Then Ron Kopp contributed a film review of the team’s newest player.
Reid has the speed, change of direction and football IQ to play wherever the Chiefs want to play him — but that doesn’t mean he should be used to the high level of variety that Mathieu was.
Reid will give the Chiefs a capable starter at either of the two traditional starting safety positions and should be a crucial part of defending the deep passing game that has become even more important, with Russell Wilson now quarterbacking for the Denver Broncos.
He shouldn’t be boxed into a specific role, but he also needs to be utilized intelligently; he is not the same type of man-coverage defender Mathieu could be from the slot or just in general. Overall, Reid has the characteristics of a starter that will rarely give fans reason to complain about his play.
And the man himself was interviewed by a Houston television station.
Reid revealed to Berman that he was specifically seeking a three-year contract, so he could hit the market again before the age of 30. He got that from the Chiefs — and with it being his second NFL contract (and his first as a free agent), it meant generational wealth.
“No decision is ever easy, but I tell you what, it’s a good problem to have whenever you’re making decisions with life-changing money that was being put on the table,” said Reid. “When the details got worked out, it was a very easy, ’Yes.’ I’m so excited to get down there, start getting involved with the community, learning the football playbook and doing my part to make an impact and help the Chiefs win another Super Bowl.”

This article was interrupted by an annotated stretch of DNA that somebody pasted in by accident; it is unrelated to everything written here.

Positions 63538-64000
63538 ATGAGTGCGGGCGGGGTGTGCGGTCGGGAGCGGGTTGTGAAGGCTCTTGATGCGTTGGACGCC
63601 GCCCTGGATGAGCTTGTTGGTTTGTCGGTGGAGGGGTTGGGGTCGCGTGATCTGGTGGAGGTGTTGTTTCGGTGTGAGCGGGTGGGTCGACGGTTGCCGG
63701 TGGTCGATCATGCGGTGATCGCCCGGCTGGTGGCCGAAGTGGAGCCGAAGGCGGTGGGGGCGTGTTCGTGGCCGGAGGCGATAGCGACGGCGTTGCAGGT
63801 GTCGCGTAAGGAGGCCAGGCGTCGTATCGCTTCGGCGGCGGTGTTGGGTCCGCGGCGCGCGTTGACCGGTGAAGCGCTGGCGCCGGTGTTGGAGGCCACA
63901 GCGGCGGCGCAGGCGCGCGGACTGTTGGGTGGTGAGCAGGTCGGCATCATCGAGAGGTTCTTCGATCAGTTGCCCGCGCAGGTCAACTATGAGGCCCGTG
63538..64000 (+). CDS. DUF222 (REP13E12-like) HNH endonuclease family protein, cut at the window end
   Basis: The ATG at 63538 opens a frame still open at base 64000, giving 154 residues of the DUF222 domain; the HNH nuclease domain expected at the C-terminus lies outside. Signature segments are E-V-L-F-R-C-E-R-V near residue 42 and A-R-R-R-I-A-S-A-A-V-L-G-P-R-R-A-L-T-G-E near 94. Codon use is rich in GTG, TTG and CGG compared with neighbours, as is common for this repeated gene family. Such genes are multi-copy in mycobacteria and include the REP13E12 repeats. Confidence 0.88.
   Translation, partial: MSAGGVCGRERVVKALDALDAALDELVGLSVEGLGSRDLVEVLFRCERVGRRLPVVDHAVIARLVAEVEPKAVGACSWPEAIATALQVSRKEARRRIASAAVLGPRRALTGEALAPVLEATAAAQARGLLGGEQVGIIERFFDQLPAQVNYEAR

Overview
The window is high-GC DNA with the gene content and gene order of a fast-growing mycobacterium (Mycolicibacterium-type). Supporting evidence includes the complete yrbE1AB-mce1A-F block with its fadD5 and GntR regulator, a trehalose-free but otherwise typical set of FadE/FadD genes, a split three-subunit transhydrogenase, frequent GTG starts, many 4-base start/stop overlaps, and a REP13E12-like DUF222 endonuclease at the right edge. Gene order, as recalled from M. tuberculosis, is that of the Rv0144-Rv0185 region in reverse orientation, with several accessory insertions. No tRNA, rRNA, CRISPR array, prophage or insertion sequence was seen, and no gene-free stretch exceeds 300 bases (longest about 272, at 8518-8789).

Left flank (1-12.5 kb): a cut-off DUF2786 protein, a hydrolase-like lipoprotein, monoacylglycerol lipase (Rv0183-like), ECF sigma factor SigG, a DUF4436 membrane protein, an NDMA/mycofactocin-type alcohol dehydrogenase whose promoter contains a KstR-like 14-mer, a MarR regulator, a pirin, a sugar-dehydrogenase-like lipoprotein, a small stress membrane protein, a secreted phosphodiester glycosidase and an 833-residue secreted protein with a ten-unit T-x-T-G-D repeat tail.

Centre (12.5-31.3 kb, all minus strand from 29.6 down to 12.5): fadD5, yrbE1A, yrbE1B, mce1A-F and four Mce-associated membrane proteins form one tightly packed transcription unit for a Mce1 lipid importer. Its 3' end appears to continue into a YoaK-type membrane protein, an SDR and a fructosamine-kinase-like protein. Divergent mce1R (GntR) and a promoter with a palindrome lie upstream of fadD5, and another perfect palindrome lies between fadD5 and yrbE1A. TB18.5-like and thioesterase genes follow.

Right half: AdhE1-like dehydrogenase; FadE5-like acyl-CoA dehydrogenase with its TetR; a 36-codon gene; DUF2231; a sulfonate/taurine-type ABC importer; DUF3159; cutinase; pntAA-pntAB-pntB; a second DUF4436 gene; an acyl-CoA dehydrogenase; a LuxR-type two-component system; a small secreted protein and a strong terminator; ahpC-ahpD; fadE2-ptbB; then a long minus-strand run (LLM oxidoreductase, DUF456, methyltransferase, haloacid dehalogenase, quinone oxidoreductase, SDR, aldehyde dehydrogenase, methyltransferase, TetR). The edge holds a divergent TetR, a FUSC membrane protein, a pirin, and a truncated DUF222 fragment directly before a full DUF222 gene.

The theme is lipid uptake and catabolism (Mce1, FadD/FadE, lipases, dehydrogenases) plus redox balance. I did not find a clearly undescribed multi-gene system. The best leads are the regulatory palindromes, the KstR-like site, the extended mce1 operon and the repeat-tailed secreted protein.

“I don’t know if it’s hit me all the way yet. It’s definitely a good feeling,” he added. “There’s a lot of blood, sweat, tears and hard work that’s gone into making this moment possible. It does feel really good, but the work is not done yet. In fact, the work has just started. I’ve got to go earn every penny of that, making it well worth the Hunt family’s while to come in and pick me up.”
On Monday, we had learned that the Chiefs had restructured defensive end Frank Clark’s deal — but the precise structure of the deal wasn't available until late in the week. John Dixon dug into the details.
For 2022, Clark’s base salary drops from $19 million to just $3.725 million. That’s a pay cut of more than $15 million. But Clark can earn a little of that back with a $75,000 bonus for every game he is active — which over the 17 games of the season, could earn him as much as an additional $1.275 million. Clark was active for 12 games in 2021, so just $900,000 of that potential bonus (12 times $75,000) will count against the salary cap as likely-to-be-earned (LTBE) compensation.
To entice Clark to take this deal, the Chiefs did two things: they fully guaranteed his $3.725 million base salary and paid him a signing bonus of $4.55 million.
Therefore, Clark’s 2022 cap hit will be $13.7 million: his $3.725 base salary, half of his new signing bonus ($2.275 million), $5.2 million prorated from the original contract’s $19 million signing bonus, his $900,000 LTBE roster bonus and a $1.6 million charge prorated from the $6.4 million in cap space the Chiefs gained two years ago with Clark’s last contract restructure.
This means that the restructure has cleared $12.6 million in cap space for 2022.
By Friday, the Chiefs had re-signed tight end Jody Fortson and running back Derrick Gore — along with backup quarterback Chad Henne and reserve offensive lineman Andrew Wylie. But the team hadn’t signed another new free-agent player — until a former Pittsburgh Steelers player took to Twitter.
ESPN’s Field Yates had the contract details, which comes in at one year for $10.75 million.
JuJu Smith-Schuster is getting a one-year, $10.75M deal with the Chiefs, per source.— Field Yates (@FieldYates) March 18, 2022
Smith-Schuster, 25, entered the league as a second-round pick made by the Pittsburgh Steelers in the second round of the 2017 NFL Draft. The 6-foot-1, 215-pound receiver’s best season was 2018, when he had 111 catches, 1,426 yards and seven touchdowns. He was limited to five games last season due to injury — and he had 15 catches for 129 yards in a tough year.
By late Friday afternoon, NFL Network’s Mike Garafolo was reporting that the base value of the contract was only around $3 million — with the remaining $7.75 million coming through incentives.